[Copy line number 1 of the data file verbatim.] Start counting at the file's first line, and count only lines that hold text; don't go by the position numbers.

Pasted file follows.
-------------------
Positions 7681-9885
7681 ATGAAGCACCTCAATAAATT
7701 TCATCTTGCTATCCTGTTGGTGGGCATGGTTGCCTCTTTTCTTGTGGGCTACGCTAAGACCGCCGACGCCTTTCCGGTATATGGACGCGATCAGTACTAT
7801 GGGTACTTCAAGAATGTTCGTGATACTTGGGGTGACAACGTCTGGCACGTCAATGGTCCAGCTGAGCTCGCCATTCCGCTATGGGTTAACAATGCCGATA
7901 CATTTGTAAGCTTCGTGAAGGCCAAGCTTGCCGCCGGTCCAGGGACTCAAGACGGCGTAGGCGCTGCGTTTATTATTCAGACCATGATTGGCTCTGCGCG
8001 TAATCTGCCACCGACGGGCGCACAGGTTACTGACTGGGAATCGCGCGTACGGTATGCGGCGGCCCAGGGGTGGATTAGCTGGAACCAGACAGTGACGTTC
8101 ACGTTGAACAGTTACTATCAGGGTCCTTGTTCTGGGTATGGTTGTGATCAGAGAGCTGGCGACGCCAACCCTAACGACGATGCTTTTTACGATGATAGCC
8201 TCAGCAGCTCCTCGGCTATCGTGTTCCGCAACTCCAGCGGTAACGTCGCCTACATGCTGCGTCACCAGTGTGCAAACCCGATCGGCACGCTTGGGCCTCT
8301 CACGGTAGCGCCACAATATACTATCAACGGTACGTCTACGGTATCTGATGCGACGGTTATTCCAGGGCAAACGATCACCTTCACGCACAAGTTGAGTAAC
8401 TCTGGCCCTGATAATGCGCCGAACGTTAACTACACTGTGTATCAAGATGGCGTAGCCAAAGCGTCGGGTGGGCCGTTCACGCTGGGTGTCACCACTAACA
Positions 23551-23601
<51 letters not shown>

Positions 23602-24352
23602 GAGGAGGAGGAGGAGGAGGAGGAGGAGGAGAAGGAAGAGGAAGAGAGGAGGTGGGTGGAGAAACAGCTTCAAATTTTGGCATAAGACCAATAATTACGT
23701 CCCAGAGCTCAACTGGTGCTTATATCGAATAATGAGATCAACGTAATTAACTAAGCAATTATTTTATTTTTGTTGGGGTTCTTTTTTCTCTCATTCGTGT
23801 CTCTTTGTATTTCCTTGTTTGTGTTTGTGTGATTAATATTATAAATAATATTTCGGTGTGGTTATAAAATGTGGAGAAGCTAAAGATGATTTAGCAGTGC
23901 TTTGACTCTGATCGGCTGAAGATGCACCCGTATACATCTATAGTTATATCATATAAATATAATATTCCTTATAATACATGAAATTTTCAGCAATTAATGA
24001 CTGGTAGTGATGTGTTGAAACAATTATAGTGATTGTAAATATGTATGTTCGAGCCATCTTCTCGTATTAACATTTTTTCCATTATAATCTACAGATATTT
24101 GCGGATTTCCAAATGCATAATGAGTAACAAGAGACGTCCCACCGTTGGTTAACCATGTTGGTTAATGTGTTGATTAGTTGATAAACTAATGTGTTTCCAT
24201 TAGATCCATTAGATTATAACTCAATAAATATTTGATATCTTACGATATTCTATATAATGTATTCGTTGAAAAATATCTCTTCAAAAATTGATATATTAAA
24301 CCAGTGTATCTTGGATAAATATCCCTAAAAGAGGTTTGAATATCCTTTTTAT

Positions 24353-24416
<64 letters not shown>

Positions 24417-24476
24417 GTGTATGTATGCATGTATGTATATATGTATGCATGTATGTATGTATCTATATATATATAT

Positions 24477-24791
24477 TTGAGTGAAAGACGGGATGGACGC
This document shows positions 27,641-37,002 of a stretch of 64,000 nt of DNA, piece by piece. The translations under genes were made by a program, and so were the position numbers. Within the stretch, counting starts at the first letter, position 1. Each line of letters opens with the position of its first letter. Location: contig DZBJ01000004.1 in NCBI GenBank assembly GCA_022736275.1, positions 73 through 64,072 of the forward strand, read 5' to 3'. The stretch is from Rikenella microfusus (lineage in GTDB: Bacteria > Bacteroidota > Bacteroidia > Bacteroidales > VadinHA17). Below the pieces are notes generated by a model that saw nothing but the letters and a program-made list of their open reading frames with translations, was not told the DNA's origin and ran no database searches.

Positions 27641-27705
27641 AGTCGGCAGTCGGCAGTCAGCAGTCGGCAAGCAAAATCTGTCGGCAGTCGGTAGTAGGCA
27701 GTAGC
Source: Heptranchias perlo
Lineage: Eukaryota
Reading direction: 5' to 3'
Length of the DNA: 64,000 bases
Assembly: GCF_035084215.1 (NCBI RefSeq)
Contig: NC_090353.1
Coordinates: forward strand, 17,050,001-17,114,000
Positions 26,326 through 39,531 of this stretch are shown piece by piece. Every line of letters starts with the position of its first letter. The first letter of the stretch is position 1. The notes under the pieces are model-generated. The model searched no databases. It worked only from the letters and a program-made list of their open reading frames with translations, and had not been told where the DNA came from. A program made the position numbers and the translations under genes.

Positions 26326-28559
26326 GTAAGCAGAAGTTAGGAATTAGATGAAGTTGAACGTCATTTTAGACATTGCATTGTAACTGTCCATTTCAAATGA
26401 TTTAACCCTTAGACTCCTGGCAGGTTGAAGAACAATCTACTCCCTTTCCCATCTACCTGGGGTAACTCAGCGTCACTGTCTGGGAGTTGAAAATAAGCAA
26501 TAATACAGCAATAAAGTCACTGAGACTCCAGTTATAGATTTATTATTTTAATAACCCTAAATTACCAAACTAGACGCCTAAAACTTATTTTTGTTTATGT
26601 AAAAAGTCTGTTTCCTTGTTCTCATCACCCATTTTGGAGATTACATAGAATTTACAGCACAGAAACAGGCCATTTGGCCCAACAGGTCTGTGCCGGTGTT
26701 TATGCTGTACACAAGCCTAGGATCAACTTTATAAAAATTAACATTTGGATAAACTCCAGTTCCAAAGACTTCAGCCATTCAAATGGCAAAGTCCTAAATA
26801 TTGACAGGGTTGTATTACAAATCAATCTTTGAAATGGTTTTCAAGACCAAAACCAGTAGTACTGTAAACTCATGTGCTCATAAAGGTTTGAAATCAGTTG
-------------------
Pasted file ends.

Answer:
Positions 7681-9885